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Residents concerned as Shoebury park buried under mud mountain
RESIDENTS are concerned about a growing mud mountain in a Shoebury park.
The earth, dug out as part of the work on Southend’s cliffs, is being stored on Gunners Park off Barge Pier Road.
The pile is near several homes, including the Garrison estate, as well as the new Hinguar Primary school.
The 3.5m-high pile of dirt is enough to fill 75 swimming pools and could stay there for up to 18 months – or until a controversial flood defence is built across Shoebury Common.
Councillor Ann Chalk says she has raised fears about pollution at the nearby school and wants the situation to be monitored.
She said: “I have asked for a pollution detector to be put on the roof of the school because I am concerned about the affect the noise and dust will have on the children.
“There was no consultation on it or anything and they are just using it, it is very inconsiderate to residents and especially the children at the school.”
Work on the £3.5million cliff slip repairs is moving along swiftly and by storing the mud in Shoebury the council does not have to pay to have it dumped or stored somewhere long term.
Campaigner Ray Bailey, 69, of Parkanaur Avenue, Thorpe Bay, said he was concerned about the area flooding due to the influx of clay.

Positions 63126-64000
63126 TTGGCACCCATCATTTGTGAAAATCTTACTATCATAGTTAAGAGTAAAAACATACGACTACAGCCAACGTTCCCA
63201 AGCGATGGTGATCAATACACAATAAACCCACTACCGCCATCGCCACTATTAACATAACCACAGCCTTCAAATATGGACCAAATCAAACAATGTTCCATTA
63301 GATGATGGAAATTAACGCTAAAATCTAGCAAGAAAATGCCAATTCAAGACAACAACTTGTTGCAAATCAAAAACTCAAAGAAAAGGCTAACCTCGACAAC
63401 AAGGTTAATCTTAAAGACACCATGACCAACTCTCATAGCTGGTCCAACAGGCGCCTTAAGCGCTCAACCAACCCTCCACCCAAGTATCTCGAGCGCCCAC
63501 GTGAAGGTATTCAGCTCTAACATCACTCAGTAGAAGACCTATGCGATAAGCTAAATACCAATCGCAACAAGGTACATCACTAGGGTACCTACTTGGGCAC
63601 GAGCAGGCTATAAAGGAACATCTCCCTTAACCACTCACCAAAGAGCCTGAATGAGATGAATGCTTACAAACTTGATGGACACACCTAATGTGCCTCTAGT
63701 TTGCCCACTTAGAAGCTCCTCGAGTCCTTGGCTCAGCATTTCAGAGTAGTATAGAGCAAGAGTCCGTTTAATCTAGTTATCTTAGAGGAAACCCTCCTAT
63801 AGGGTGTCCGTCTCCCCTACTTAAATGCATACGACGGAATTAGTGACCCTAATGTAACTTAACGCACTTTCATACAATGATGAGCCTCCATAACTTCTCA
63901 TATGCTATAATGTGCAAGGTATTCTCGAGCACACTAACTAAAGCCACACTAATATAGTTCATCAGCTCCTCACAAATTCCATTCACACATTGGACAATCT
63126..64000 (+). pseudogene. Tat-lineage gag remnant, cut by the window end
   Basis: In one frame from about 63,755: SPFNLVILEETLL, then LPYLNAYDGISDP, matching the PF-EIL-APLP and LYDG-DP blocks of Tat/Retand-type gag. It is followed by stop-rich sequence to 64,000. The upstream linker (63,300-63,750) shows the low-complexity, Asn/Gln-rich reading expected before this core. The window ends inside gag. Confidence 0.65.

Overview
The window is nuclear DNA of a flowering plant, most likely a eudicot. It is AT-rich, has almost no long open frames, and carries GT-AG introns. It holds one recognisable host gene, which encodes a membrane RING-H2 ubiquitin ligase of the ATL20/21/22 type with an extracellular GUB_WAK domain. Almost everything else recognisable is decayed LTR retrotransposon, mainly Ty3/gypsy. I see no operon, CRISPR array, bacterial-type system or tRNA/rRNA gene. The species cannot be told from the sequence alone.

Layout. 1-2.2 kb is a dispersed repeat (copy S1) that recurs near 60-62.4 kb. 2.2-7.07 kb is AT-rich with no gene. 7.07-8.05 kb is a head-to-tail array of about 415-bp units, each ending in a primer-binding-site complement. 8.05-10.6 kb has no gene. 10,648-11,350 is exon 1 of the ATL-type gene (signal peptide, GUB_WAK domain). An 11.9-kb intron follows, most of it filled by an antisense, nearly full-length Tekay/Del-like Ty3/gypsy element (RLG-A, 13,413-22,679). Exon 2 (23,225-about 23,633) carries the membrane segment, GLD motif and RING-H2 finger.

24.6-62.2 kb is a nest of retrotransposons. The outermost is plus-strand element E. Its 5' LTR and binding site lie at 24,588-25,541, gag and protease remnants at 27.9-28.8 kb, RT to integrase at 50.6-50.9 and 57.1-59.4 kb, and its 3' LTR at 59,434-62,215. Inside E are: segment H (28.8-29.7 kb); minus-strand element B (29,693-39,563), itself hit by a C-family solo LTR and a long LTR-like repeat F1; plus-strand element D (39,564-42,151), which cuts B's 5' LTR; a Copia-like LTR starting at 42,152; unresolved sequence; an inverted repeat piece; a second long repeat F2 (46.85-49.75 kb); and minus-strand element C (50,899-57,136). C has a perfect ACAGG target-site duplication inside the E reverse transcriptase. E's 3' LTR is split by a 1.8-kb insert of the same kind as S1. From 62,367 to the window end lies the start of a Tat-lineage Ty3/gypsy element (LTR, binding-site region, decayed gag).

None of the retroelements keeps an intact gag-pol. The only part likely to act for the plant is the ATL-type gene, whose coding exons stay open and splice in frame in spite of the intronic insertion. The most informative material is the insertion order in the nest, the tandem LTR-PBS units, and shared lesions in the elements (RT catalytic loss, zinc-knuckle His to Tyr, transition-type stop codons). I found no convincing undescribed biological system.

He added: “It is entirely in the wrong place. There is a school nearby and there is noise and disruption.
“The stuff that is there is impermeable, it is clay. There are some houses close by that flooded in the Sixties. I think it is the wrong place.”
Residents bemoaned the loss of Gunners Park, which provided an open space for children to play on and dogs to run free.
Jacqueline Allsworth, 50, of Ness Road, Shoebury, said her terminally ill father could no longer take his daily walks in the park and she was now forced to walk her two dogs along main roads.
She and fellow dog walker John Drummond, 23, also raised fears for the safety of children forced onto the streets by the loss of the amenity.
Mrs Allsworth said: “It’s not just unsightly, it’s taken away a lot of memories. My mum died a few years ago and I used to walk in the park with her.
“It’s an eyesore and possible danger to young kids playing there.”
Fences around the earth in Campfield Road were down, allowing free access to the unsecured site at night.
Mr Drummond, also of Ness Road, said: “It will create more kids on the street because they don’t have a park to play in.”
Southend Council has already moved 7,500 cubic metres of earth from the cliffs to Gunners Park as part of “Operation Cliff Slip Remediation”.
It estimates it will take another 25 working days to move the total 25,000 cubic metres.
A spokesman said: “We have moved about a third of the earth we plan to store in Shoebury, which doesn’t account for all the material being excavated as part of the remedial work in the cliffs at Southend. Some of it is not suitable for storage at that.”